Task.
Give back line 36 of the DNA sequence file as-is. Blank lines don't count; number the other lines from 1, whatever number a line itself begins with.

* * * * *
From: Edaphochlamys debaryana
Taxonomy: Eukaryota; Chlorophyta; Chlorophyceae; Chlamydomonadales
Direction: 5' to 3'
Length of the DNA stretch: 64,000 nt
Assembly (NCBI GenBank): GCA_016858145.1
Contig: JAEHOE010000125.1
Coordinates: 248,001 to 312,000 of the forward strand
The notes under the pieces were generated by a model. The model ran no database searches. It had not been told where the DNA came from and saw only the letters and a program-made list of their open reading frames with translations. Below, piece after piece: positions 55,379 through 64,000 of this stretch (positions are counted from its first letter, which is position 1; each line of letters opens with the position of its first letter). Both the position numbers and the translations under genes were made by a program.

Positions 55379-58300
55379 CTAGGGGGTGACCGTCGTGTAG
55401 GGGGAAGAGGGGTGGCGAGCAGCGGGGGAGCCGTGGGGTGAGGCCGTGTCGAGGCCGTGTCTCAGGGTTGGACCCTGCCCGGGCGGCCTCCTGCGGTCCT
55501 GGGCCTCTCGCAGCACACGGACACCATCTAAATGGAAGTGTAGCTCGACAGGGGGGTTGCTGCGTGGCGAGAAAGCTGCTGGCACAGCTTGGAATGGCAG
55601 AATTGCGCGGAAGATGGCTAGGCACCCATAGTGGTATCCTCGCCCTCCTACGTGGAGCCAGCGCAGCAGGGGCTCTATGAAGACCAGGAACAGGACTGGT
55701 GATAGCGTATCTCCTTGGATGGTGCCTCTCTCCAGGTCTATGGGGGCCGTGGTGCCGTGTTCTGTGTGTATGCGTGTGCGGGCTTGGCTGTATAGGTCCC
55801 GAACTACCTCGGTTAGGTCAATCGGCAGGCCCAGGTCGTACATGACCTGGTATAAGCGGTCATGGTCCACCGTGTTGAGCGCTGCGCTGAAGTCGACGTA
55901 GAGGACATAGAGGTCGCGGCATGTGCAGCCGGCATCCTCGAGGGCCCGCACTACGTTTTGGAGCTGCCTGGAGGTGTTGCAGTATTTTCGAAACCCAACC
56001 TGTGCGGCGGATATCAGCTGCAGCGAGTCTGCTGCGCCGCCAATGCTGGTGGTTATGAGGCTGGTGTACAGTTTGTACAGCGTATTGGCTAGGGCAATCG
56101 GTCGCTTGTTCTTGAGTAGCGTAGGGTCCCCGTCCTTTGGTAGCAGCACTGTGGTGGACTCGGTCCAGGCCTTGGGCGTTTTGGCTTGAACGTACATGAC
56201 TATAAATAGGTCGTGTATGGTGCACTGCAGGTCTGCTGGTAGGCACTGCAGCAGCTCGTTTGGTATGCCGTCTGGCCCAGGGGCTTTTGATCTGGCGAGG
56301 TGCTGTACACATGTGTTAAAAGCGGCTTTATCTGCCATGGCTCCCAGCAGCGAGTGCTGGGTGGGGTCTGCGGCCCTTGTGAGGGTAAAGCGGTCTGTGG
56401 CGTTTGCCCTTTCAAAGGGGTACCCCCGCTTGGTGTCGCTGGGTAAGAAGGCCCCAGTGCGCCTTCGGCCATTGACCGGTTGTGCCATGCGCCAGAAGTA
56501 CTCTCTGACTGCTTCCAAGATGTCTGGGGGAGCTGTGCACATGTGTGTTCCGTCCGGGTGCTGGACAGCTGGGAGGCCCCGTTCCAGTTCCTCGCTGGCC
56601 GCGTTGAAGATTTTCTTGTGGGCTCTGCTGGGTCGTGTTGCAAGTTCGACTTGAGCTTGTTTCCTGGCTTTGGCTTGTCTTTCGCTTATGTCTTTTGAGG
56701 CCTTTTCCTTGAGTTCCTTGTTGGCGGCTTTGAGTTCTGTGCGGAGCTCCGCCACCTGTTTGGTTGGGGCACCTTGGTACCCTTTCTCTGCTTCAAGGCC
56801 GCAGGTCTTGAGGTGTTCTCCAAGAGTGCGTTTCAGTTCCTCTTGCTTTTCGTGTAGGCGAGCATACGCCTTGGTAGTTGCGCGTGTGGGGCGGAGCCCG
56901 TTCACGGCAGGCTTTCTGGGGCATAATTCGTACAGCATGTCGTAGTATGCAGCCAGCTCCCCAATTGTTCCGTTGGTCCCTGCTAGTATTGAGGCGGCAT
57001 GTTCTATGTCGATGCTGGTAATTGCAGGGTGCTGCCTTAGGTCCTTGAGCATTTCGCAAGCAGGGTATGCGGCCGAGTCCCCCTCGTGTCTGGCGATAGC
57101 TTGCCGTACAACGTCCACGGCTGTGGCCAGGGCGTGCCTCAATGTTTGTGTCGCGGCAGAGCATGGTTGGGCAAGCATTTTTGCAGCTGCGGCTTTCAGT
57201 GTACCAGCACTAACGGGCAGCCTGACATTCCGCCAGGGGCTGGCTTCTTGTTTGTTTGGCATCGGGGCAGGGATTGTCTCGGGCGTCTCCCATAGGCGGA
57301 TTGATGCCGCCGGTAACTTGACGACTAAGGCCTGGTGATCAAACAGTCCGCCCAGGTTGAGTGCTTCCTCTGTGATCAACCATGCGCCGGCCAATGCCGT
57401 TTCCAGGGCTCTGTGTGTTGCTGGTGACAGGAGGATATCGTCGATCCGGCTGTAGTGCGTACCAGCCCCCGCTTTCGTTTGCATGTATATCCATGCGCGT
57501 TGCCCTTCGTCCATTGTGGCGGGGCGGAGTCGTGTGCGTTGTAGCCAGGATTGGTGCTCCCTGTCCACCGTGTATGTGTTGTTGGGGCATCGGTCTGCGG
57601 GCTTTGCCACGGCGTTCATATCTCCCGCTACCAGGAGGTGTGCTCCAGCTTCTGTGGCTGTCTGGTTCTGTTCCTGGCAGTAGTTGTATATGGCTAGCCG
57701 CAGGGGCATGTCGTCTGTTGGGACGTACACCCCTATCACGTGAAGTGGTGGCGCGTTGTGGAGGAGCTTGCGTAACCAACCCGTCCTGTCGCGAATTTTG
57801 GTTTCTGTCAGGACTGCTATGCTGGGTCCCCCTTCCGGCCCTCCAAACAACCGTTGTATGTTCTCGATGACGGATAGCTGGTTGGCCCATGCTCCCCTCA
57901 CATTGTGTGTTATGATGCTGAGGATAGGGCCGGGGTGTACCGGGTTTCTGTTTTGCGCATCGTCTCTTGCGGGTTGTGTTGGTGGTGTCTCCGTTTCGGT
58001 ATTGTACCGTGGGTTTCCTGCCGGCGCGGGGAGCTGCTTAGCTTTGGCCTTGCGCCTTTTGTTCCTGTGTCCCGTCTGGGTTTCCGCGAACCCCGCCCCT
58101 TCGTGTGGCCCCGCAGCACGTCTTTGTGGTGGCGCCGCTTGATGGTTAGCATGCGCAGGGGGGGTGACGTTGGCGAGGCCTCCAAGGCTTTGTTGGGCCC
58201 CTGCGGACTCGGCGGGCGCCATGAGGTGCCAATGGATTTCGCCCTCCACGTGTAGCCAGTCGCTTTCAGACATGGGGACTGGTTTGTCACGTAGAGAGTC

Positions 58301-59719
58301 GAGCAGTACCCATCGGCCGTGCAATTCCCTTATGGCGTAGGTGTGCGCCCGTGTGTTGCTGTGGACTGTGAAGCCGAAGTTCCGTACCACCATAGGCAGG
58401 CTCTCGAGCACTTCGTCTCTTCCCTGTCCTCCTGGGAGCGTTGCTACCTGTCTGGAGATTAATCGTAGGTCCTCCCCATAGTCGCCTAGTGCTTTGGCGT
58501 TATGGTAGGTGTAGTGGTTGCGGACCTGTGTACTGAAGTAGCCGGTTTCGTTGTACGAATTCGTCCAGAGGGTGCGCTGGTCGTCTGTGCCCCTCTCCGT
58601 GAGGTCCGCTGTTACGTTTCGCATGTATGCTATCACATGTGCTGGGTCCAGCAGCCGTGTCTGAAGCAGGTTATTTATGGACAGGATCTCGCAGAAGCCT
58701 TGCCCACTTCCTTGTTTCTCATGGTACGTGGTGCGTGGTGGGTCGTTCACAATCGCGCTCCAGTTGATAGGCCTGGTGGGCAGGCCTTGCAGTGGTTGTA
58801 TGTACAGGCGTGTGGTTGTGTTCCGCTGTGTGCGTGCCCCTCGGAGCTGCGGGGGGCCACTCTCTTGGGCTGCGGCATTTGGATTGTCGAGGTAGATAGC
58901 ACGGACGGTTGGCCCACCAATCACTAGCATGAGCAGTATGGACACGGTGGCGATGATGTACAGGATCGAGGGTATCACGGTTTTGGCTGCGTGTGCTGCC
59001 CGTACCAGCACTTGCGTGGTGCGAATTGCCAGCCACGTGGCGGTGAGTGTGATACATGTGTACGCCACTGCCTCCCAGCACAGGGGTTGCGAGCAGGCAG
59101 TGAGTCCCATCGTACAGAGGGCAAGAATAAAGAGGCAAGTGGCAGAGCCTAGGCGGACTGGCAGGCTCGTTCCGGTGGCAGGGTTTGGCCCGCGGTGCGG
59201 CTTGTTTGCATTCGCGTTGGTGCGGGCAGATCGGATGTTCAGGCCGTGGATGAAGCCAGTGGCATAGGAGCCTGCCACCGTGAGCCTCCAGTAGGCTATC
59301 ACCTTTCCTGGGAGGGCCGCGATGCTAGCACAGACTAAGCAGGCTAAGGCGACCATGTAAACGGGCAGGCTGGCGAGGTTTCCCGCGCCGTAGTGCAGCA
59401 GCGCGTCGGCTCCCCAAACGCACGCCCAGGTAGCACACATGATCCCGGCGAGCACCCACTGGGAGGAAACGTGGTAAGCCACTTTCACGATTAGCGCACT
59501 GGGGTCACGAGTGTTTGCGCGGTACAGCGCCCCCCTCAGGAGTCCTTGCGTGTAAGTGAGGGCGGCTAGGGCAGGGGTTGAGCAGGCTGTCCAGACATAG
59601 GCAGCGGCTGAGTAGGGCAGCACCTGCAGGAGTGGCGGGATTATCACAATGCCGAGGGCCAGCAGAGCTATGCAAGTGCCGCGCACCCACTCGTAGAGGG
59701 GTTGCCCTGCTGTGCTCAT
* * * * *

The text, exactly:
57901 CATTGTGTGTTATGATGCTGAGGATAGGGCCGGGGTGTACCGGGTTTCTGTTTTGCGCATCGTCTCTTGCGGGTTGTGTTGGTGGTGTCTCCGTTTCGGT